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A Short Commentary on F-35 Journalism

In addition to the quality reporting on the F-35 by several reporters, there is some at the other end of the spectrum-sometimes from defense journalists; sometimes from local reporters. Two examples follow, with comments and examples of readily available materials they overlooked, suggesting they served some purpose other than journalism.

At DOD Buzz, an author describes a gravity weapon release test as the "successful" precursor to an article on how DOD's acquisition czar, Frank Kendall, and Lockheed are looking forward to realizing the F-35's previously scheduled increase in production for 2015.

Yes, the 2,000 pound GBU-31 JDAM did successfully demonstrate the laws of gravity by falling cleanly out of one of the F-35's bomb bays. And yes, no so-painfully-obvious mess-up is occurring right now to require yet another production reduction/stretch-out to be reluctantly accepted by F-35 advocates. But is any of that sufficient news for the prime news slot on at the top of a major defense journalism media website? (See the July 11 version of the DOD Buzz website.)

And, if you think everything is going just swimmingly for the F-35, I urge you to read the June 19 testimony of DOD's Director of Operational Test and Evaluation, Michael Gilmore, at the Defense Subcommittee of the Senate Appropriations Committee. If you want to make a summary list of all the problems he cites, you'll need several sheets of paper.

The recurring reporting of non-F-35 events is a part of a very obvious campaign at the Pentagon and Lockheed-Martin to maintain a steady stream of good (if meaningless) news about what others call the "mistake jet." The press mavens at DOD and L-M, who seem to be working closely together, are certainly earning their pay. (The comments after the article at DOD Buzz add more insight than the article.)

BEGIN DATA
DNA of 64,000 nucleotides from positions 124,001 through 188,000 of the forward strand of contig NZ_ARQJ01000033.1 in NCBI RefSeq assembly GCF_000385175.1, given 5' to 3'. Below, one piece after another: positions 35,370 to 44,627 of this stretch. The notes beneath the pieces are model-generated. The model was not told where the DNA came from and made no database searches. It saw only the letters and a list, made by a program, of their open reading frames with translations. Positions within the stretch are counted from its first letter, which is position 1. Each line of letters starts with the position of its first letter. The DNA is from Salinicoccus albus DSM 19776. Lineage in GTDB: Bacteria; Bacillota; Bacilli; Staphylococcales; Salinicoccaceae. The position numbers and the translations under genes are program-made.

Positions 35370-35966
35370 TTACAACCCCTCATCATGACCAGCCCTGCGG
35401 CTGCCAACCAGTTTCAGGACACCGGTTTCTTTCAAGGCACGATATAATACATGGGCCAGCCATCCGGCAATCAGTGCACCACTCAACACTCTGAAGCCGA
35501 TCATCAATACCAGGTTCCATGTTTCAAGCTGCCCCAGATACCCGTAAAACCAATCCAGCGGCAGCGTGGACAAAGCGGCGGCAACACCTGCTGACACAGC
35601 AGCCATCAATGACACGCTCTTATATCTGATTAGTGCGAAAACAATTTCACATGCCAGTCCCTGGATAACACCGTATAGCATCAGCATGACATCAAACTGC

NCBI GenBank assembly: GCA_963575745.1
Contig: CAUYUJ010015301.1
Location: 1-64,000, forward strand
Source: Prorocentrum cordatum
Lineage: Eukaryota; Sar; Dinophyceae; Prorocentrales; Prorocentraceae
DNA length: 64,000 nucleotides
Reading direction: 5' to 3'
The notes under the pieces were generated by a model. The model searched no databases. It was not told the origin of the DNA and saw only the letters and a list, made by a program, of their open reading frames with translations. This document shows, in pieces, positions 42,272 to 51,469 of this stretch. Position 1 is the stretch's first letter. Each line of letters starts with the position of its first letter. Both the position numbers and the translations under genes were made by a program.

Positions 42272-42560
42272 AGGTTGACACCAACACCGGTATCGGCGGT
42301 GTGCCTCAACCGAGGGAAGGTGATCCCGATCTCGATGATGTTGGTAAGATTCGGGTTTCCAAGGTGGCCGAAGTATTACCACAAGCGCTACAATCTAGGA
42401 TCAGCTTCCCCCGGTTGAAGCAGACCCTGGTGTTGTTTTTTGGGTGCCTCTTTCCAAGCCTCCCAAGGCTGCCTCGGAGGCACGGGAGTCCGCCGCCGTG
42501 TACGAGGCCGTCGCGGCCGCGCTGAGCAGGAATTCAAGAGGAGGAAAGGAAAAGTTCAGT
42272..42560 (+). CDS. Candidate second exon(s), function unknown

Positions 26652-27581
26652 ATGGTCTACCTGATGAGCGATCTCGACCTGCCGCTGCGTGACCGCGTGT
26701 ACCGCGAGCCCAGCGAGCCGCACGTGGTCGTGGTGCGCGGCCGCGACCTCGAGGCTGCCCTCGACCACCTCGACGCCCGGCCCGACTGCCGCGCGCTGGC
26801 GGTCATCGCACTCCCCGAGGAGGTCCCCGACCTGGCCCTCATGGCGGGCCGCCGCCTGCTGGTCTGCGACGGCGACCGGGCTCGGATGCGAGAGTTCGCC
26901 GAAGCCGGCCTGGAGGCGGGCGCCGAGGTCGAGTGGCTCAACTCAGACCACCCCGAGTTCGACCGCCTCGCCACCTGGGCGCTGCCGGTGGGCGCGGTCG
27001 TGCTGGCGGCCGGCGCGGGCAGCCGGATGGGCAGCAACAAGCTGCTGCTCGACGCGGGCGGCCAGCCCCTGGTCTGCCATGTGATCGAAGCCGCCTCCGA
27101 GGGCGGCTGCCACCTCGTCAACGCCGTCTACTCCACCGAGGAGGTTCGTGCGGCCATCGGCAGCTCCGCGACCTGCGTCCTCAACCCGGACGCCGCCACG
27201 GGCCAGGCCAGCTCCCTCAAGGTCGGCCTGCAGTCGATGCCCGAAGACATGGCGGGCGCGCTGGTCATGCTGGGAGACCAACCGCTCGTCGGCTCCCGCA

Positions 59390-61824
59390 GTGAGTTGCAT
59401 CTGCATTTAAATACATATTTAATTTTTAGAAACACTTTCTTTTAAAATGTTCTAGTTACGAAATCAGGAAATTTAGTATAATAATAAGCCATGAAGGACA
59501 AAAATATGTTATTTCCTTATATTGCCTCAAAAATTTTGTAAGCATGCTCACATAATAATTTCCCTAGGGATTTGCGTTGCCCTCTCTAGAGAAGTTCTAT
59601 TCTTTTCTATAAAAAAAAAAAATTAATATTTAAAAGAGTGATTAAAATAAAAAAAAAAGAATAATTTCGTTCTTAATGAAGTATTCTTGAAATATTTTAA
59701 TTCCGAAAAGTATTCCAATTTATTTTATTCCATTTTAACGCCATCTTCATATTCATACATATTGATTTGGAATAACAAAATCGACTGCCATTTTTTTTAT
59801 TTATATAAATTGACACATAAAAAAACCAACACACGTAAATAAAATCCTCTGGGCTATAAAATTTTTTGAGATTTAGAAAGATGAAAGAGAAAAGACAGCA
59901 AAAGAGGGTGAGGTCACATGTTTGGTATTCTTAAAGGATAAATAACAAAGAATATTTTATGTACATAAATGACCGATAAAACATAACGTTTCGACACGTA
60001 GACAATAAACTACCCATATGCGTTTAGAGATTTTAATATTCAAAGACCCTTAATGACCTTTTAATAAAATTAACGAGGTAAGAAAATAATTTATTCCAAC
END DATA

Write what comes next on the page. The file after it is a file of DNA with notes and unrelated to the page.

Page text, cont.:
There is, of course, more. Bad F-35 reporting is hardly rare.

The Daily News of Jacksonville NC wrote a puff-piece about the arrival of a Marine Corps F-35B at MCAS Cherry Point. It describes the arriving aircraft as the "second production model of the F-35B to be completed;" it is as if all the modifications needed for a production version of the F-35B are done (they won't be until after initial operational test and evaluation is finished in 2019-actually well after that), and it is as if this F-35B were ready for complete and normal flight operations; it isn't and won't be for years.

Nor did the article point out, for example, that Cherry Point requires a specially built refractory pad to resist the extreme heat and velocity of the F-35B's exhaust when the aircraft employs its vertical landing characteristic. Had he probed a bit, the author might have found a piece at Time Magazine's Battleland website that addressed that refractory landing pad that the Marine Corps press flack at Cherry Point forgot to mention.

Interestingly, the article makes the statement "The Joint Strike Fighter program is the most expensive in the history of the Department of Defense at $400 billion, according to a June 3 Time magazine article."

That "June 3 Time magazine article" is presumably the one I wrote and that was published by Time on that date. But the Jacksonville paper's citation is misleading, if that is the case: I didn't say the F-35 program cost $400 billion (about); that's the Pentagon's figure to buy it. (And, DOD says it'll cost another $1.1 trillion to operate it.)

Moreover, in the same paragraph (implying the same data source), the Jacksonville article says "The Marine Corps F-35B model, which has the ability for short vertical takeoffs and landings similar to the Harrier, costs about $159 million each." Aside from the fact that F-35Bs are not intended for vertical take-offs (hence its Short Take-Off and Vertical Landing, or "STOVL," nomenclature), my Time article began a series that went to some length to argue that no F-35B (or A model for the Air Force or C model for the Navy) will ever cost as little as $159 million each. Perhaps the Jacksonville article had a typo; at $259 million each, it would have been quite close for an F-35B. It's all explained in a short summary at Time.

The Jacksonville article's author probably needed to imply he had done real research on the F-35 and therefore cited Time Magazine; that's not research; it's mis-search, but that sort of evaluation is nothing new for the mistake jet.